Casa Batlló is Gaudí’s architectural rendition of the tale of St. George and the dragon. The cross-shaped chimney appears to be the sabre which Barcelona’s patron saint plunged into the back of the dragon (the multi-coloured ceramic tiles on the roof represent the dragon’s back) with the columns forming the dragons bones. Morbidity couldn’t get more creative.

The legacy of Gaudí permeates Barcelona. Just a block away from Casa Batlló is Casa Milà that looks like Gaudí used clay and moulded it with his own hands. It is difficult to believe the building is made of brick and mortar. Inspired by the sea, the building which was built in 1906, looks like a wave, with iron balconies designed like sea weed strewn on the beach. A Unesco World Heritage Site, Casa Milà is also known as La Pedrera, or ‘open quarry’ a reference to its rough-hewn appearance.

“For Gaudí it all started with Park Güell,” says Javi as we make our way towards it. Eusebi Güell, a rich Catalonian entrepreneur wanted to develop a residential estate in 1900. “Something like a modern-day gated community. The rich Catalonians were supposed to move here and build their mansions. Gaudí was hired to design the public spaces,” explains Javi. But it was a flop. Over a century ago, it was too far from the city centre (around 7km), not convenient to travel by horse carriage and the Catalonians did not invest in the land. However, Gaudí and Güell had a vision and the estate has a complex network of paths, viaducts and steps to cope with the steep topography. The highlight of the Park is the Nature Square, a kind of public square with a ceramic bench running around it. On a warm sunny afternoon it is the perfect place to enjoy the sun and hear more about Gaudí and Barcelona in general. Javi is from Cuba but has been living in Barcelona for over a decade. He loves the city and it is easy to understand why — great weather, finger-licking food, and a culturally rich and vibrant city.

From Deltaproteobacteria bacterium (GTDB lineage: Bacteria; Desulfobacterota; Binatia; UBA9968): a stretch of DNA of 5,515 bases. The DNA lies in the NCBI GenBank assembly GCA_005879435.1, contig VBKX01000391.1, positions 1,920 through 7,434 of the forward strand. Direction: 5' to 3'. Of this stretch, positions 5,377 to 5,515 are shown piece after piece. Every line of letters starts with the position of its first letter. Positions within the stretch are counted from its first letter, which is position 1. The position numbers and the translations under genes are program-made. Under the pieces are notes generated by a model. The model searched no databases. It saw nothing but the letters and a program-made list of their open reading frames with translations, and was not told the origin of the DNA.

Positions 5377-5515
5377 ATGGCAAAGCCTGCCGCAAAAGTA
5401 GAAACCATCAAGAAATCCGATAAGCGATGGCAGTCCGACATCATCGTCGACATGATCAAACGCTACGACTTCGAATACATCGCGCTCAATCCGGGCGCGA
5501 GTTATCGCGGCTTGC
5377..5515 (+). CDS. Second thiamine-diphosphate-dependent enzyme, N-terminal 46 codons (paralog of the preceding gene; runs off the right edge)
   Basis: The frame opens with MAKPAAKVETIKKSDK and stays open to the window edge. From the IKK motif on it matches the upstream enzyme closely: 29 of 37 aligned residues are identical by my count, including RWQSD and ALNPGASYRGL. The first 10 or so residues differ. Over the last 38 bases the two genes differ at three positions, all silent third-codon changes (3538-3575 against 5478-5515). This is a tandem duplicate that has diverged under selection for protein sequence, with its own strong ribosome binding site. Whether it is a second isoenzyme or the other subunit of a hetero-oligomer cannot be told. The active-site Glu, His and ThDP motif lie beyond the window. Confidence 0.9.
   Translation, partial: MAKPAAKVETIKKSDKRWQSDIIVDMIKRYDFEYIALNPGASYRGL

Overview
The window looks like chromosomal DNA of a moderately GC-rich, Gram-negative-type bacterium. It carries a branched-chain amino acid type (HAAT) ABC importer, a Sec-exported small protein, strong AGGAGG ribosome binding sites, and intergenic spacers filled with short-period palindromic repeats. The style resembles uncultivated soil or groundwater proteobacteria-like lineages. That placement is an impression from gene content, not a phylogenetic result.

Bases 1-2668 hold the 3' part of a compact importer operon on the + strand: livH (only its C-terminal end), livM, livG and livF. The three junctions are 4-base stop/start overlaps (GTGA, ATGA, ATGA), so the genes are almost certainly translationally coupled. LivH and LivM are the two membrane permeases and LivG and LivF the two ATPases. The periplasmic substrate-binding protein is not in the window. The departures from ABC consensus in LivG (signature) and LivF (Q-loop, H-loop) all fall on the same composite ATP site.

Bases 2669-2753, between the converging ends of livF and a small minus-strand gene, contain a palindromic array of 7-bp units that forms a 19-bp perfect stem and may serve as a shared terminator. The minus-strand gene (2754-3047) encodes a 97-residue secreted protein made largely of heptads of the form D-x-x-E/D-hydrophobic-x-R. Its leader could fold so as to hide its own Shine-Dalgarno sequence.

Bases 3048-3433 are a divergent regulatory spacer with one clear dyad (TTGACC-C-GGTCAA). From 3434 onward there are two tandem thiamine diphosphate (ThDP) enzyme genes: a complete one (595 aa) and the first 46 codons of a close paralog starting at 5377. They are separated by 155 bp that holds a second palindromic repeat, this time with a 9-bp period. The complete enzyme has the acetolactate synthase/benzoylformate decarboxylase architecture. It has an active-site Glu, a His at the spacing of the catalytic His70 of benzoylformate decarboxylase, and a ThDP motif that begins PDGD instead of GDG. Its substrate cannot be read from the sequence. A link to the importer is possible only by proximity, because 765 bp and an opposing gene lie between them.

The smallest houses which Gaudí designed were the couple of porter’s lodges at Park Güell. They are on each side of what was supposed to be the main entrance to the residential complex. These lodges come as close to fairy tale houses as can be. You expect them to be edible as in Hansel and Gretel or may be see Goldilocks walk out anytime. I ask Javi, what he thought Park Güell would have been like if all the 60 plots had been sold and Gaudí designed all the houses. “It would have been a sight to behold like none other,” he says confidently.

“Gaudí was very religious and inspired by nature. Architects across the globe are now using nature-inspired motifs, but Gaudí was ahead of them all,” says Javi as we return to the city centre and take a short metro ride towards La Sagrada Família, Gaudí’s masterpiece that is still under construction.